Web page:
Different Folks
With DiFranco, Husky and Howard

November already? Insane.

This is about the time each year when new releases start drying up, and I’m left with live records and rarities collections. And while those are coming – I’m looking forward to rarities sets by Soundgarden and Wilco, for instance – the new stuff just keeps arriving. I am most excited by the imminent arrival of Goliath, the first Steve Taylor album in 20 years, but we have Pink Floyd, Foo Fighters, Copeland, Damien Rice, Tourniquet, TV on the Radio, Manchester Orchestra, Wu-Tang Clan and Smashing Pumpkins still to come this year, and possibly Quiet Company, if they get that fourth album out in time.

And this week, I have three more important records, one of which is likely going to find its way into my top 10 list. All three of them would fall under the umbrella of folk music, an appellation I have always found a little weird. I don’t like genre boxes anyway, but folk, like pop, seems particularly far-reaching. Anything with an acoustic guitar could conceivably be called folksy. So here is my little attempt to show three different sides of what we would term folk music, and talk about their differences.

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It’s been two years since Ani DiFranco released an album.

For most artists, that wouldn’t be out of the ordinary. But DiFranco has never been most artists. The fiercely independent owner of Righteous Babe Records has never had anyone telling her what music to release, or how often, so for most of her career, she’s been impressively prolific. Between 1990 and 2008, she released 18 studio albums (two with Utah Phillips) and a bunch of live records and EPs. Since 2008, she’s put out one, 2012’s Which Side Are You On.

So in some ways, the appearance of Allergic to Water in half the time that its predecessor took to emerge is cause for celebration. In other ways, though, it’s indicative of DiFranco’s new, slower pace, and fans like me are just going to have to live with that. DiFranco is now a married mother of two, and at age 44, she isn’t running on the treadmill at quite the same speed. The upside of this – and it’s a huge upside – is that DiFranco is wonderfully happy, and she’s making joyous, life-loving music. Allergic to Water may be her sunniest album ever, and for longtime fans, it’s a treat to hear her like this.

That’s not to say this record is all rainbows and sunshine. Many of its 12 songs delve deeper into DiFranco’s marriage to Mike Napolitano than she’s ever gone, particularly the darkest of them, “Careless Words.” It details the aftermath of a fight, in which regrettable things are said: “Never before could I picture even one foot out the door, but now that that door has been opened, it can never be closed, careless words I can never unknow…” “Harder Than It Needs to Be” is about bringing those fights back around to productive discussions: “We’d better just take a step back, we better take a breath, see what we can see, let’s not make this harder than it needs to be…”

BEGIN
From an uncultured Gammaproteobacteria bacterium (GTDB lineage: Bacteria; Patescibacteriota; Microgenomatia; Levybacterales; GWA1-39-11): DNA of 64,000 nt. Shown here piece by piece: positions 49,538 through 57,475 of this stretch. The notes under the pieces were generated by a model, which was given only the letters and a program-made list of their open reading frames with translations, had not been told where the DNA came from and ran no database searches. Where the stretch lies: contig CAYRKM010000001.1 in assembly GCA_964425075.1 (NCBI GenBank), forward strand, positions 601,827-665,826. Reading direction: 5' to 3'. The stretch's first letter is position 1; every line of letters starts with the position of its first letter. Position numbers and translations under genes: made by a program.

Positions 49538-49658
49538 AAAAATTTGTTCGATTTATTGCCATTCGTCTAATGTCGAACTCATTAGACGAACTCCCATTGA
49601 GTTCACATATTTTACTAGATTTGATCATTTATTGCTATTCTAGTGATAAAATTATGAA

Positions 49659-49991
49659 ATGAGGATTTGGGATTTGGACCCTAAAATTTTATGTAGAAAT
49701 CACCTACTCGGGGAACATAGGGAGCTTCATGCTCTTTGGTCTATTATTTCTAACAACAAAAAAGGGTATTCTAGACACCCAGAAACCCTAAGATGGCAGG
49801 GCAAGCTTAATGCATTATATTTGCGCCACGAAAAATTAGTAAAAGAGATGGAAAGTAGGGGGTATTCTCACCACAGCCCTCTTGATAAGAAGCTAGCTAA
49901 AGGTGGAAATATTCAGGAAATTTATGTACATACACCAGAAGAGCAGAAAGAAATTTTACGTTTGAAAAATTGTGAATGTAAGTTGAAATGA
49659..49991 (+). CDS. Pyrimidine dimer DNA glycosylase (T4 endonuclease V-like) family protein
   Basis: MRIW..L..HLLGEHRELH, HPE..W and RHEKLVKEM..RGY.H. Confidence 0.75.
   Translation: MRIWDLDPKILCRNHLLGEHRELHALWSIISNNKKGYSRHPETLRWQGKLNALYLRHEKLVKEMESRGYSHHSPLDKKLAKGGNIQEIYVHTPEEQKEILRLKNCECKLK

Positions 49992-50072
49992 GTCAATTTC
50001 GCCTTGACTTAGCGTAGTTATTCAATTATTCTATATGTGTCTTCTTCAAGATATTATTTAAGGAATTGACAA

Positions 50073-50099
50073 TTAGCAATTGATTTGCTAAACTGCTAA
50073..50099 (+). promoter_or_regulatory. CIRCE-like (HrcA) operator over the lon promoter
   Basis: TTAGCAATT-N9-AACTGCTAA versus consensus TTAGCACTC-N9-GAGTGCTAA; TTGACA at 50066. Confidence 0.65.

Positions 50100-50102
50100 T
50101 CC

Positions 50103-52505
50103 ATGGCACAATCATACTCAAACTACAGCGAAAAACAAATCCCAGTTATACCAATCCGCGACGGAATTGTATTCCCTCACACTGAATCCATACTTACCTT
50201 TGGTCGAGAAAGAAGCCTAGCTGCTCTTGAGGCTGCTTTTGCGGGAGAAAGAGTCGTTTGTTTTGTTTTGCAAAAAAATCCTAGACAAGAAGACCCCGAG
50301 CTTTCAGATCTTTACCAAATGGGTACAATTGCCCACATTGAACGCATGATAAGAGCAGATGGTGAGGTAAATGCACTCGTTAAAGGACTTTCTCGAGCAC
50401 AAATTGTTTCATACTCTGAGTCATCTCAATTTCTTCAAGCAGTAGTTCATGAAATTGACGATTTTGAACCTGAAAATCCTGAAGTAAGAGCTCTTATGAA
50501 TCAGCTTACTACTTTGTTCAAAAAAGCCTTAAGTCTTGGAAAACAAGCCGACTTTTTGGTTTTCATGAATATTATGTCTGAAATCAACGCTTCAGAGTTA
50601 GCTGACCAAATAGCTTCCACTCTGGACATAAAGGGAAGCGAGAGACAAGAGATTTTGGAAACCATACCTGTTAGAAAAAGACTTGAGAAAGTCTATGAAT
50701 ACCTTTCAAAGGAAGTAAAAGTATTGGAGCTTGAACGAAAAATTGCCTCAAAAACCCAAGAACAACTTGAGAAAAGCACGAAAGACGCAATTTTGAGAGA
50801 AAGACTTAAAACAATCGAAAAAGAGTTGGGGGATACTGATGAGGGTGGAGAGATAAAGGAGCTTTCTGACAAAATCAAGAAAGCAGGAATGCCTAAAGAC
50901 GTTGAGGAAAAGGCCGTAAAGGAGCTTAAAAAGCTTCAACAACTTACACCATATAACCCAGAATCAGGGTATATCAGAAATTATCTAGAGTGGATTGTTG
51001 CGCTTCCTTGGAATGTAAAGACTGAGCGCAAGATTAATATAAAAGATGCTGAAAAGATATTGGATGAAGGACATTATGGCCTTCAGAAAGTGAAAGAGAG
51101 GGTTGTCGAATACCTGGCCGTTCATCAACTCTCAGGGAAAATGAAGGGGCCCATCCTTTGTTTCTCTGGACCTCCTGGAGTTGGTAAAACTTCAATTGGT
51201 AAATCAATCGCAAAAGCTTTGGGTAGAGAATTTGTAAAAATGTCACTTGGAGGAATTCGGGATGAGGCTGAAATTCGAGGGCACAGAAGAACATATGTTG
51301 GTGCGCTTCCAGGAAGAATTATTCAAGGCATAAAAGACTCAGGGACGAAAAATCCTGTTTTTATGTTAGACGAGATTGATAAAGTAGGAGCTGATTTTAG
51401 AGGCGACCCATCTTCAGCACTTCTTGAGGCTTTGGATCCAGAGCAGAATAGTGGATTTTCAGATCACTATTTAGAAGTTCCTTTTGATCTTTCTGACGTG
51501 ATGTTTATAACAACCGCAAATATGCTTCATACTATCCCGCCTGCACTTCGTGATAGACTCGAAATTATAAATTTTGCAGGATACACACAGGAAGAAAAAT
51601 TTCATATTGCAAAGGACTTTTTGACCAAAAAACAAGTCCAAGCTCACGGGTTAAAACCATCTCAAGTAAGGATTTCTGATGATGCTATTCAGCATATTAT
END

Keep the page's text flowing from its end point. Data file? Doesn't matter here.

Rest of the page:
But those are more than balanced out by the delirious love songs that populate much of this record, and they’re splendid things. “Wipe away my worries, my list of things to do, there’s flies in the kitchen and I’m still in love with you,” she sings in “See See See See,” and she waxes rhapsody in “Genie”: “You came out of the blue like twilight’s first star and we picked up on each other from somewhere deep and far, and we woke up married after one drunk fuck and I couldn’t believe you’d found me, I couldn’t believe my luck…” “Tr’w” and “Yeah Yr Right” and “Still My Heart” are all rapturous love songs, DiFranco repeating “I’m so into you” with a smile.

If this all sounds a bit domestic, well, you’re not wrong. The fiery political side of DiFranco’s writing definitely takes a back seat here – the worst she says about the world is that “we get so off track sometimes.” Instead, she’s all about the silver lining this time. The title track is about perspective, about realizing that people are doing the best they can. “Rainy Parade” is an exhortation to “take your lemons and make lemonade,” to look at the best life has to offer instead of the worst. And “Happy All the Time” is exactly what it sounds like, with no irony.

DiFranco is in a new emotional place, but musically, she’s taken a few more steps down the path she’s always been on. She’s undergone a consistent evolution from wrist-spraining acoustic folk-punk to quieter jazz balladry, with thick and complex chords and melodies that swerve hither and yon. She’s backed up by longtime bassist Todd Sickafoose and drummer Terence Higgins, and together they form a tight, jazzy trio. Ivan Neville plays keys on much of this album, adding a soulful element, and DiFranco has arranged some subtle horn parts here and there. She croons these songs with a quiet grace, like she’s having an intimate chat with the front row instead of aiming for the balcony.

And that’s Allergic to Water all over. It’s a delightfully personal slice of her life, one that finds her happier than I can remember ever hearing her. For longtime fans, it might be a shock – the anger has slowly seeped out of her music, and has been replaced by contentment and joy. For me, it’s wonderful. Others can pick up the Angry Young Woman mantle DiFranco wore so well. Her life is in a good place, and this album is a quiet celebration. If this means we’ll get fewer records, then so be it. I’ll be happy with the occasional drop-in on her life, and I’ll celebrate it right along with her.